'Blockade Busting' Flotilla Set to Aid Hamas?

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JERUSALEM, Israel - Sometime over the weekend Israeli naval forces expect to spot the first few ships in the nine-vessel "blockade busting" flotilla en route to the Gaza Strip.

The ships, with 700 activists on board, are carrying 10,000 tons of food, clothing, medical supplies, and construction materials to residents of the Gaza Strip, which "have been denied them by Israel," according to a statement on the Free Gaza Movement's website.

Three Turkish ships set sail from Antalya Tuesday, promising to storm the blockade and threatening "a diplomatic response" if Israel tries to intercept them, Humanitarian Relief Foundation press coordinator Serkan Nergis told the Hurriyet Daily News.

"It is Gaza's port and Israel has no right to stop us in terms of international law," Nergis said. The ships in the flotilla are setting sail from Turkey, Greece, Cyprus, Sweden and Ireland.

Aiding Palestinians or Hamas?

However, international law does prohibit providing support to terrorist organizations such as Hamas, the Palestinian faction ruling the Gaza Strip, Jerusalem Post Deputy Managing editor Caroline Glick pointed out in her column entitled Reclaiming our language from the Left.

And a report released on Thursday by the Intelligence and Terrorism Information Center revealed that senior Hamas and Muslim Brotherhood members attended the launching of the Turkish ships.

Israeli Foreign Ministry spokesman Yigal Palmor said organizers of the flotilla had been invited to use the land crossings, which are the most efficient way to transfer goods to Gaza.

"However they are less interested in bringing in aid than in promoting their radical agenda, playing into the hands of Hamas provocations," Palmor said.

"While they have wrapped themselves in a humanitarian cloak, they are engaging in political propaganda and not in pro-Palestinian aid," he said.

"If the organizers were truly interested in providing humanitarian aid - as opposed to engaging in political stunts - they would use the proper channels to ensure delivery of any supplies," Palmor said. Click here to view Palmor's statement.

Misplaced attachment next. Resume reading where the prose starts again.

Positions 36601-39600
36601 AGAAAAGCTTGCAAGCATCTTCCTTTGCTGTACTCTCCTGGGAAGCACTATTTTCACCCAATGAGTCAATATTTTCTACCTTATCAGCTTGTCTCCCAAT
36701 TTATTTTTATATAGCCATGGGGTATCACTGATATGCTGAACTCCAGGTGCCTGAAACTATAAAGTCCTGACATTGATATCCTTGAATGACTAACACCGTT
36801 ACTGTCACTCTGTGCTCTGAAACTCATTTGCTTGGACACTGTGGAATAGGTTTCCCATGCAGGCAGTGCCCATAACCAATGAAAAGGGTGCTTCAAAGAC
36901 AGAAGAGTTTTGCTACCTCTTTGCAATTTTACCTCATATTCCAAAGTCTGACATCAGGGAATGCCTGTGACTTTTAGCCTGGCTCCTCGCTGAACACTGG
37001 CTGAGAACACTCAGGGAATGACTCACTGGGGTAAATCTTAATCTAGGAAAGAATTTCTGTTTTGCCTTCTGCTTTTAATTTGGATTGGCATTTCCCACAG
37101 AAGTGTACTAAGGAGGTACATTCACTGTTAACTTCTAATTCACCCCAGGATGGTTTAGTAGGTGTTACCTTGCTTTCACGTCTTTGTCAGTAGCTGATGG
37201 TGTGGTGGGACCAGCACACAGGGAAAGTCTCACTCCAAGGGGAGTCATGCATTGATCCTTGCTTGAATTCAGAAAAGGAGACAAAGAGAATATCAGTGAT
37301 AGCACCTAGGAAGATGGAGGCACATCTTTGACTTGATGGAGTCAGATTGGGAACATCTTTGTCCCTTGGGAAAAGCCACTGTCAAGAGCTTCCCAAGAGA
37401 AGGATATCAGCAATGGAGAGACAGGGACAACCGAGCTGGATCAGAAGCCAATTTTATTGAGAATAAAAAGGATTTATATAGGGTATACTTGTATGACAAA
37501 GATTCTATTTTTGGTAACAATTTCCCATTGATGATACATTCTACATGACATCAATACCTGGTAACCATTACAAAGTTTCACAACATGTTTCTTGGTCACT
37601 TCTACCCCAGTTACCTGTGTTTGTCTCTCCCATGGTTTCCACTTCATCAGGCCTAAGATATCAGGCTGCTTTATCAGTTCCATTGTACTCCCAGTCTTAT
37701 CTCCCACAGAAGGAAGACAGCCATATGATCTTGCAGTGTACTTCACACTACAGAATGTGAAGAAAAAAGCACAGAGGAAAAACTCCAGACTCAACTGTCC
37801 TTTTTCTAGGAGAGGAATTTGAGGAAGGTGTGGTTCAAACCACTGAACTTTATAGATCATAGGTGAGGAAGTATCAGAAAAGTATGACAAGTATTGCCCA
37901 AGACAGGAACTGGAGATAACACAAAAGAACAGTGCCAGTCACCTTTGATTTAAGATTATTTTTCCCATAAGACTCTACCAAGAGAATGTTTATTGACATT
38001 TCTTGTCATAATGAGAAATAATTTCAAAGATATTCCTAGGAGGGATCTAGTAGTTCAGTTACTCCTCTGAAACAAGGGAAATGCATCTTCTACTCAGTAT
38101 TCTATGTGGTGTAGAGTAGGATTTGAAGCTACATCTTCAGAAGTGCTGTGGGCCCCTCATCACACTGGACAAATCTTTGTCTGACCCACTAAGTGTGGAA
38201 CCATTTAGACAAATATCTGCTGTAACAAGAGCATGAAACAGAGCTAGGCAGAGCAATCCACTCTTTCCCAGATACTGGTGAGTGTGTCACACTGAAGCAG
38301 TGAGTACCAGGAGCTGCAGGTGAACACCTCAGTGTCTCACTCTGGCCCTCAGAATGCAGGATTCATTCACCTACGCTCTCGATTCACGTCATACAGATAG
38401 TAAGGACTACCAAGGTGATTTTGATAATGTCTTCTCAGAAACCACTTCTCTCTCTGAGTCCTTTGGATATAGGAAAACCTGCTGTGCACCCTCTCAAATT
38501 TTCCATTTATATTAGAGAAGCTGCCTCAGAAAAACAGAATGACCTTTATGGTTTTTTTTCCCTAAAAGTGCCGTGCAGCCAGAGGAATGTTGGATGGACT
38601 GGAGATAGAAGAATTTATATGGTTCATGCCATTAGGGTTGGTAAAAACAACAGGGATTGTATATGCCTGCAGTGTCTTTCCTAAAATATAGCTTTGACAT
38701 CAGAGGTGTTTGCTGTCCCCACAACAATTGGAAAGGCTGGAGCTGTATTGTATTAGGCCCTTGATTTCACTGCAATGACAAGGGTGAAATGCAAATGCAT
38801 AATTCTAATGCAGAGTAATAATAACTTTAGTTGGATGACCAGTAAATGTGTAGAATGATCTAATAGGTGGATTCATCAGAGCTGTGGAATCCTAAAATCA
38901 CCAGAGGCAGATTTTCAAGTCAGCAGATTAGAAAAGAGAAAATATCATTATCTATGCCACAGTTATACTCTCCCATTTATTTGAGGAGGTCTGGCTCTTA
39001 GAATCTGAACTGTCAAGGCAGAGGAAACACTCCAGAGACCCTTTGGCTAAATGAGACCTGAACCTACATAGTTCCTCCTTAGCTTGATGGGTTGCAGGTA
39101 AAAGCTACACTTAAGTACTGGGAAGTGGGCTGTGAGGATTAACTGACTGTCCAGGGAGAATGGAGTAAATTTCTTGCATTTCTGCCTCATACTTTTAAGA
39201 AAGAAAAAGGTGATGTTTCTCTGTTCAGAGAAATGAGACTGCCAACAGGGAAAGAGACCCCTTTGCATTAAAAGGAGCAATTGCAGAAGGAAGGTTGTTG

No Shortages in Gaza

At several stages of their journey, Israeli commanders will try to convince the ships' captains to turn around, but the Navy is "prepared for every possible scenario," one defense official said earlier in the week.

Commander of the Navy, Maj. Gen. Eliezer Marom, instructed his forces "not to be dragged into provocations and to act with fair judgment."

Gen. Marom said while his men do not want to cause any harm to the activists on board the vessels, the Navy has a clear mission that has to be carried out.

"If they decide to continue sailing and do not listen to the instructions, then they will be stopped, brought to Israel, and dealt with by the Interior Ministry, which will return them to the countries they came from," the IDF said in a statement.

The cargo will be unloaded and, after a security check, delivered to the Gaza Strip, the statement said.

At a press conference Wednesday at the Erez Crossing with the Gaza Strip, Col. Moshe Levi, commander of the Gaza District Coordination Office, said there is no humanitarian crisis in the Strip.

"The sail is a provocative act that is unnecessary in light of the figures, which indicate that the humanitarian situation in Gaza is good and stable," Levi said.

"We are not familiar with any shortages in any field, and we are permitting the entrance of different kinds of equipment into Gaza, as well as the exporting of produce from Gaza," he said. He added that "anything that may be used by Hamas to boost its military capabilities" would not be allowed in.

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